One thing to think about from the patient’s point of view: if you have been seeing this patient for a long time and you’ve continually told them that they need to have scaling and root planning, that their gums are in bad shape, I mean, you’ve given them the same speech over and over again, what we’re actually doing is training our patients that it is not that bad.
And you’re thinking, “But wait. I tell them how bad it is all the time.” The unfortunate part is they hear you saying it, and in their mind, the perception is “It’s really not that bad because I go home. Yeah, I bleed a little bit, but that’s always been normal. He or she keeps telling me that it’s going to start hurting at some point, and I really don’t feel that.” And we all know perio disease. Sometimes you can’t feel it. And, if they’re not flossing, they certainly don’t realize, you know, how much damage is being done silently while they have no idea. And, even if you tell them every six months or however long it is between visits, they sometimes just don’t get it.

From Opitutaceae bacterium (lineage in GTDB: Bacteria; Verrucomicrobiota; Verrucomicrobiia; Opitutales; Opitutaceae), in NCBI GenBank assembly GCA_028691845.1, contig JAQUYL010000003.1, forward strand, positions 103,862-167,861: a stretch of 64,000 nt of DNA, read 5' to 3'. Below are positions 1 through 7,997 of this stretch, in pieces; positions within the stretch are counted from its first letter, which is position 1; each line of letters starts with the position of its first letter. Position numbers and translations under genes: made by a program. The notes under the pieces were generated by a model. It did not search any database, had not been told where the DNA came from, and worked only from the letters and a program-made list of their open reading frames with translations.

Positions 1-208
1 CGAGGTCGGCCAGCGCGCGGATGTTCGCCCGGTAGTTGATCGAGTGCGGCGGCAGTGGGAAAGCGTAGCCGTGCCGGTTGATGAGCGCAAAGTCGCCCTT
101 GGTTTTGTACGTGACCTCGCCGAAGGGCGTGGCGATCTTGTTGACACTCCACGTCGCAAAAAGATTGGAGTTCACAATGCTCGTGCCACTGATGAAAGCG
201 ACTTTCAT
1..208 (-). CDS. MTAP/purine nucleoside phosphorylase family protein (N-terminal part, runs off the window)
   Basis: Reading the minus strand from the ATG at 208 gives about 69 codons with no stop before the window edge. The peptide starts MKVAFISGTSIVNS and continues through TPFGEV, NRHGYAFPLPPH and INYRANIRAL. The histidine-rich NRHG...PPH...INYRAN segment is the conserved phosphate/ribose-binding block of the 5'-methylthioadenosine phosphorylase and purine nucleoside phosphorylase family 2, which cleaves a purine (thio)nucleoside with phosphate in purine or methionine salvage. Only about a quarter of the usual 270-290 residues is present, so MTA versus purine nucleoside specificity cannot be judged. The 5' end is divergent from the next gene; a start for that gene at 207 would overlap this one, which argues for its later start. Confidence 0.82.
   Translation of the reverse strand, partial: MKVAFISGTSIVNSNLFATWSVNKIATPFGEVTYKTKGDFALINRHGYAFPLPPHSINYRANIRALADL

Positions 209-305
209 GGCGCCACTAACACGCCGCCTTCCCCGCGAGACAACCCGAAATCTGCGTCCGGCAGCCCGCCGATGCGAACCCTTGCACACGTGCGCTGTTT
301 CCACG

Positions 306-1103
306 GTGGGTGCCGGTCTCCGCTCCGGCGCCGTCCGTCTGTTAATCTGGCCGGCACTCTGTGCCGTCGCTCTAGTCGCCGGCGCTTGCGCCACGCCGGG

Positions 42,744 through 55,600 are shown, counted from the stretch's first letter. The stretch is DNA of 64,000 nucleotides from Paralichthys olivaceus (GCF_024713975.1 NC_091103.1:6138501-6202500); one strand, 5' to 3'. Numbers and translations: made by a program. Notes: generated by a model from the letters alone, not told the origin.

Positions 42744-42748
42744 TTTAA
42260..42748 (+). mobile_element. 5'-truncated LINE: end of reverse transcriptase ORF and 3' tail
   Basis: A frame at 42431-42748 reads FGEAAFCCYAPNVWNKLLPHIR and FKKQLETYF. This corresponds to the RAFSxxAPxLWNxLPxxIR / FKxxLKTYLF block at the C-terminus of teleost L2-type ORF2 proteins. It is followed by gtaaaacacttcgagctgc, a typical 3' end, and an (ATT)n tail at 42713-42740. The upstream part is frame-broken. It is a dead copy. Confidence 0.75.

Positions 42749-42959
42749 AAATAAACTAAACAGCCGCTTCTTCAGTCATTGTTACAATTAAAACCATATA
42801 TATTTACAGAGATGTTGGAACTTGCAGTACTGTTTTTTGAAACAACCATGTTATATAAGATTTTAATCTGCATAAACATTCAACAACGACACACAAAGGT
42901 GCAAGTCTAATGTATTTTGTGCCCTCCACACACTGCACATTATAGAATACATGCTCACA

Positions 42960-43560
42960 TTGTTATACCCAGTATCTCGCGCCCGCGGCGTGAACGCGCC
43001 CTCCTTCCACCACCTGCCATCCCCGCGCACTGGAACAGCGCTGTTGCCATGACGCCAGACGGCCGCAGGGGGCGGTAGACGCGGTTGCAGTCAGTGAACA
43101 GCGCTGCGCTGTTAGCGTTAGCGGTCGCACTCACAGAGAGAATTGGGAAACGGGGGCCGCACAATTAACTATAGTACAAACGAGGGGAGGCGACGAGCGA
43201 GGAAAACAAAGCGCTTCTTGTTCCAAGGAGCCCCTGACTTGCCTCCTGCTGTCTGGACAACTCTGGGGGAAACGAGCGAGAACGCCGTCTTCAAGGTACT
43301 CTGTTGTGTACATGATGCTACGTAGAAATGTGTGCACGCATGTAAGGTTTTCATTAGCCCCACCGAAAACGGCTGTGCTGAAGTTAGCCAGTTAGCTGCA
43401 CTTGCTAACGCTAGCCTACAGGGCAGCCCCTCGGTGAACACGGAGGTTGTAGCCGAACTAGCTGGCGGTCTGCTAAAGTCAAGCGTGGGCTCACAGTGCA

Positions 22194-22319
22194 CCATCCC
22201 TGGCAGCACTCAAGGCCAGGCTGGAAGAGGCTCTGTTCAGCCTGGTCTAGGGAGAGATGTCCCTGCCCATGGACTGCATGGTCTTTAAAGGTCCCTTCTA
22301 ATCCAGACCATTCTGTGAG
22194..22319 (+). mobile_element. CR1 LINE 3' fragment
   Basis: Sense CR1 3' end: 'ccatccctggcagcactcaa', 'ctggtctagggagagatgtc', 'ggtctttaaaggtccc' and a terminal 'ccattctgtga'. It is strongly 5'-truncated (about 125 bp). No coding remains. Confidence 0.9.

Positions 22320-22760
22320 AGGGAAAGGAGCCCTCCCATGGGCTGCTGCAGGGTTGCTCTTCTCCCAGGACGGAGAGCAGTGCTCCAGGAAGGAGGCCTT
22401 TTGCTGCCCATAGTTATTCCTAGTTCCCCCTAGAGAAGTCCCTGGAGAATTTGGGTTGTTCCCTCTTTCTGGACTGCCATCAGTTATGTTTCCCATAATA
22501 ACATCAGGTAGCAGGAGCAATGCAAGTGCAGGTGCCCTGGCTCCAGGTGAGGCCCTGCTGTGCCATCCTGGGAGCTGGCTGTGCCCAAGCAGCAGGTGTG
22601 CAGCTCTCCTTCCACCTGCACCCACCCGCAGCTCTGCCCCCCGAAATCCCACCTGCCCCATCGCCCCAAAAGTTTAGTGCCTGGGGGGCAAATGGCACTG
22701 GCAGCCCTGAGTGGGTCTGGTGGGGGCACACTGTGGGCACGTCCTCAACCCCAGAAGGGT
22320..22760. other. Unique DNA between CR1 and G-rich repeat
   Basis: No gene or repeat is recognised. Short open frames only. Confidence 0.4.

So, when we repeat it over and over again to them every visit, it starts to feel like wah, wah, wah because they know you’re going to talk about it. They know it’s going to be the same. So what I’d like for you to do in that situation is talk about the urgency and acknowledge the fact that you keep saying this over and over again. You know, so just head-on just say, “I know we talk about this every time, but I am really worried. It looks like it’s getting worse. And I don’t know if you’ve seen the links to certain systemic issues out there, you know” — and I’ll just take a sidebar here. The California Dental Journal just published an article that shows that COVID-19 shows up most in the bacteria in the mouth for gum disease. There’s a lot of presence of COVID-19 in those people, and it actually, of course, contributes to the poor health. And that’s a comorbidity, right? Perio disease is a comorbidity. And so I’m happy to send you that link. I’ll put it in the show notes so that you can read about it.